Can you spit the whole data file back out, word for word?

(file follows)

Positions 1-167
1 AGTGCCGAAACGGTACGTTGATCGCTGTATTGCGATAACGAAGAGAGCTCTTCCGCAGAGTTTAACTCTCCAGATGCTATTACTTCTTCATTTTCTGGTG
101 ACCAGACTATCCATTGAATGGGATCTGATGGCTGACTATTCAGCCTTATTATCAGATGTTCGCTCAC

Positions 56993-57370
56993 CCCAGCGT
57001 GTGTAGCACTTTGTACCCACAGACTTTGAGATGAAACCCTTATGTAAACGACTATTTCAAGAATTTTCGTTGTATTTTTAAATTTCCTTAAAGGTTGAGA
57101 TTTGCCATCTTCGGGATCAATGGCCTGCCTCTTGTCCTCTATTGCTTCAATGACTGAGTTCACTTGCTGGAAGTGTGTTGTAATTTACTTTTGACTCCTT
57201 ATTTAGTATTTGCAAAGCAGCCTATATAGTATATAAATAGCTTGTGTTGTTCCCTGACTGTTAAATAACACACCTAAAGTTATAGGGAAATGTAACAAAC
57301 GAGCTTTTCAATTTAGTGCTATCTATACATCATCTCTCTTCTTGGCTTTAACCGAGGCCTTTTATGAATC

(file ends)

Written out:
Positions 1-167
1 AGTGCCGAAACGGTACGTTGATCGCTGTATTGCGATAACGAAGAGAGCTCTTCCGCAGAGTTTAACTCTCCAGATGCTATTACTTCTTCATTTTCTGGTG
101 ACCAGACTATCCATTGAATGGGATCTGATGGCTGACTATTCAGCCTTATTATCAGATGTTCGCTCAC

Positions 56993-57370
56993 CCCAGCGT
57001 GTGTAGCACTTTGTACCCACAGACTTTGAGATGAAACCCTTATGTAAACGACTATTTCAAGAATTTTCGTTGTATTTTTAAATTTCCTTAAAGGTTGAGA
57101 TTTGCCATCTTCGGGATCAATGGCCTGCCTCTTGTCCTCTATTGCTTCAATGACTGAGTTCACTTGCTGGAAGTGTGTTGTAATTTACTTTTGACTCCTT
57201 ATTTAGTATTTGCAAAGCAGCCTATATAGTATATAAATAGCTTGTGTTGTTCCCTGACTGTTAAATAACACACCTAAAGTTATAGGGAAATGTAACAAAC
57301 GAGCTTTTCAATTTAGTGCTATCTATACATCATCTCTCTTCTTGGCTTTAACCGAGGCCTTTTATGAATC